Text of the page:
From one Dakota to the next.
After our last night in South Dakota we kept driving north and crossed over into North Dakota. The driving scenery remained pretty much the same and while normally I’m sure you could see for miles in every direction, we were still surrounded by a smoky haze in every direction. We saw a lot of farm land, cows, and a few ginormous birds of prey posted up on telephone polls along the highway, which seemed to be the only elevated spot for them to perch and look for unsuspecting prey.
Our first stop was White Butte, the highest point in North Dakota at 3500 ft. According to Google a butte is “an isolated hill with steep sides and a flat top”. White Butte is located in Little Missouri National Grassland, but it’s technically on private property, so when we pulled up to the parking area we parked between a field of cows and a farm. We were the only ones there on a weekday afternoon, besides all the cows curiously checking us out, and enjoyed a relatively simple hike up. The smoky skies made for an eerie backdrop from the top.
Theodore Roosevelt National Park
From White Butte we kept driving north and made a stop at the Dollar Store for essentials (snacks, marshmallows, chocolate, and graham crackers). We found a spot to camp for the night on top of a hill in Little Missouri National Grassland, just outside of Theodore Roosevelt National Park (the south unit; turns out there’s also a north unit farther up which we didn’t make it to) with incredible views of the badlands. The trees and and shrubs were all starting to change colors and it started to feel like fall. We enjoyed some camp stove s’mores, but both agree that s’mores roasted over a fire just hit different.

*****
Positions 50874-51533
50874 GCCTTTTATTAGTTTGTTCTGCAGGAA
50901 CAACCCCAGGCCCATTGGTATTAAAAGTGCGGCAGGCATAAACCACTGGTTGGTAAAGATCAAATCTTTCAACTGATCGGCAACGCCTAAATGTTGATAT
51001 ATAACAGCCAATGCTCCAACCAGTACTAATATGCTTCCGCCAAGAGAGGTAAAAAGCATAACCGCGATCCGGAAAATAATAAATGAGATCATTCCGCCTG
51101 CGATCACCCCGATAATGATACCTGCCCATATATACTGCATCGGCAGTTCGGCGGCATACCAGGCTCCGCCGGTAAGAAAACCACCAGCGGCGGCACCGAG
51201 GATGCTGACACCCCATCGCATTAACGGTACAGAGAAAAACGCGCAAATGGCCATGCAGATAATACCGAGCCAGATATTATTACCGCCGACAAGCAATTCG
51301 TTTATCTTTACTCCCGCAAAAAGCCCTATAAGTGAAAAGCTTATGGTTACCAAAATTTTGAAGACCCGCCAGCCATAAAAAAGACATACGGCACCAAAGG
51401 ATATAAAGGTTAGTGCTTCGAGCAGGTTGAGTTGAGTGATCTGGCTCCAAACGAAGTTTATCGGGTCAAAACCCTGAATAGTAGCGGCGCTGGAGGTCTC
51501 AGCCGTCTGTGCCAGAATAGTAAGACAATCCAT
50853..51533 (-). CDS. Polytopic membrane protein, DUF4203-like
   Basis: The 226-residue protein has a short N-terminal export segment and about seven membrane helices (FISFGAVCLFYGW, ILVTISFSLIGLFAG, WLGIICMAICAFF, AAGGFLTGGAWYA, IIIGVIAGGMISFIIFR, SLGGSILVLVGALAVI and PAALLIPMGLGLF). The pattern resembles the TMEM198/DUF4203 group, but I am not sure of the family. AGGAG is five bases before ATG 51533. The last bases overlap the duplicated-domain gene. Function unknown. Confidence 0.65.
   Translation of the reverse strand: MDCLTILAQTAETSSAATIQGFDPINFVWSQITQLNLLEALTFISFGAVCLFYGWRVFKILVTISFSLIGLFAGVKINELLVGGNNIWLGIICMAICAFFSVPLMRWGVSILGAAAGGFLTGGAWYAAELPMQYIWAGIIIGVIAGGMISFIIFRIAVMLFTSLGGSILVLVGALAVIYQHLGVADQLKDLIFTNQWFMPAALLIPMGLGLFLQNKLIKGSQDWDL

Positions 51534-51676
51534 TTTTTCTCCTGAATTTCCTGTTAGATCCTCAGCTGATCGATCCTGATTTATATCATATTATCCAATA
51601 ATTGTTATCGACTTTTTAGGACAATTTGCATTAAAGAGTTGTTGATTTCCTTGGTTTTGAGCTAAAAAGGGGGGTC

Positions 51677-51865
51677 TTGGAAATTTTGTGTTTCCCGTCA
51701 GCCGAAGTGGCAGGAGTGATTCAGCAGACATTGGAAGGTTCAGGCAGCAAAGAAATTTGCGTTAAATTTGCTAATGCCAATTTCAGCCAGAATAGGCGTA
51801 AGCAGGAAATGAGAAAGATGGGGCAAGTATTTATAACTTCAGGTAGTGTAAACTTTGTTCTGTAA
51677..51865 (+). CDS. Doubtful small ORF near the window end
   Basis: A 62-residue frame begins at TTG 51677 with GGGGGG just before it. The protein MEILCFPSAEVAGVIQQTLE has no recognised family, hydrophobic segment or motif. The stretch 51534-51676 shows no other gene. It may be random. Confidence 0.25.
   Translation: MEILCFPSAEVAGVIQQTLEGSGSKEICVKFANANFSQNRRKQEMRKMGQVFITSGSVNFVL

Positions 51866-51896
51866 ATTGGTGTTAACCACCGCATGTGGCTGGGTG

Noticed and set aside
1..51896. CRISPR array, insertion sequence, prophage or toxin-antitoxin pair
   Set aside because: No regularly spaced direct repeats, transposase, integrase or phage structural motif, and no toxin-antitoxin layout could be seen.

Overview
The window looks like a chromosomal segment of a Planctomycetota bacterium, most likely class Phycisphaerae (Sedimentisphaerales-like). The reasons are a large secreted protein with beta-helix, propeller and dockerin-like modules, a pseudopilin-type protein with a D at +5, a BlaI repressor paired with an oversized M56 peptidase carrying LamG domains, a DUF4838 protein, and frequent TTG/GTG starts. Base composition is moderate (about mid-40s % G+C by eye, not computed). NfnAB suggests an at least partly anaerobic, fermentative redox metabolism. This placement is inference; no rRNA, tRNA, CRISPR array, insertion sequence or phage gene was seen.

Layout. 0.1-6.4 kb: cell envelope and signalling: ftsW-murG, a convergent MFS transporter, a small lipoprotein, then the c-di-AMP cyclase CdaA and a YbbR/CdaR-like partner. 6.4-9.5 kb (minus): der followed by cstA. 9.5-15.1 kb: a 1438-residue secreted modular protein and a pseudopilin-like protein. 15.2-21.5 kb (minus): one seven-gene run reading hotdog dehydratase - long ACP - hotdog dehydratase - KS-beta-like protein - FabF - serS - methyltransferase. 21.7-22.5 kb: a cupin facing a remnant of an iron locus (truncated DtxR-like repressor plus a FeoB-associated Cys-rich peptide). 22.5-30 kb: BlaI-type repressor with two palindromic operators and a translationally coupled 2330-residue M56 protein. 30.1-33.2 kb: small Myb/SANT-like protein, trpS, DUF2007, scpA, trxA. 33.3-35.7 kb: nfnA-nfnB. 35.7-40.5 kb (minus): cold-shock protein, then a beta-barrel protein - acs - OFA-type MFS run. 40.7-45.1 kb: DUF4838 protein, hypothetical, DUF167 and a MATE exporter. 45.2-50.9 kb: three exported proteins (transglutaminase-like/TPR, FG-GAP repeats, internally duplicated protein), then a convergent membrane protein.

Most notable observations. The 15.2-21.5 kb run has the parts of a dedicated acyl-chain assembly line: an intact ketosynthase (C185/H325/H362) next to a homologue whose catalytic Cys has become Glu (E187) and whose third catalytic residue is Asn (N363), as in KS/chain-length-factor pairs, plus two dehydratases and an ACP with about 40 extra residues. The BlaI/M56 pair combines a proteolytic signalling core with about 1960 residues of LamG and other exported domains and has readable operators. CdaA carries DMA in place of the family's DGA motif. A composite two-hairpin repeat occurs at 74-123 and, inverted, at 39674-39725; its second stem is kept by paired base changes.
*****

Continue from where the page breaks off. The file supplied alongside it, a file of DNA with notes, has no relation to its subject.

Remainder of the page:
The next day we drove into the park with plans to do a 7 miles hike through a valley, along the Lower Paddock Creek Trail. Even with smokey skies we could see pretty far along the valley and up onto the hillside, and the trail wasn’t crowded. The reviews for the trail all mention wildlife sightings, and we were not disappointed.
Immediately after getting out of the car at the beginning of the trail, we were greeted by hundreds of fluffy little prairie dogs popping out of their holes. They squeaked at each other when people got too close, and then scampered to their holes to take cover. Along the trail we came across several other prairie dogs towns, and honestly the hike probably took longer than it should have because we stopped at all of them. While writing this post we looked up some fun facts about prairie dogs and learned that their vocabulary is more advanced than any other animal language that’s been decoded.
“To a human ear, prairie dogs’ squeaky calls sound simple and repetitive. But recent research has found that those calls can convey incredibly descriptive details. Prairie dogs can alert one another, for example, that there’s not just a human approaching their burrows, but a tall human wearing the color blue.”http://www.worldwildlife.org
Cute and smart. This further confirms that prairie dogs are Emily’s new favorite animal.
We also saw three wild horses hanging out in the shade and a few lone bison in the distance. After we got back to our car we decided to keep driving around the park looking for more bison. Fortunately, as soon as we got back to the main loop around the park we found a very large bison patiently waiting to cross the road, which caused us an an oncoming RV to stop and wait patiently. It was a standoff. The bison, clearly demonstrating his dominance, finally went first and crossed the road.
After leaving the park we made a pit stop at a nearby campground to shower and fill up on water. We continued heading west and crossed into our next state, Montana, on our way to Wyoming.
P.S. We have more pictures of North Dakota saved on our photo page, and it’s starting to become mostly pictures of animals.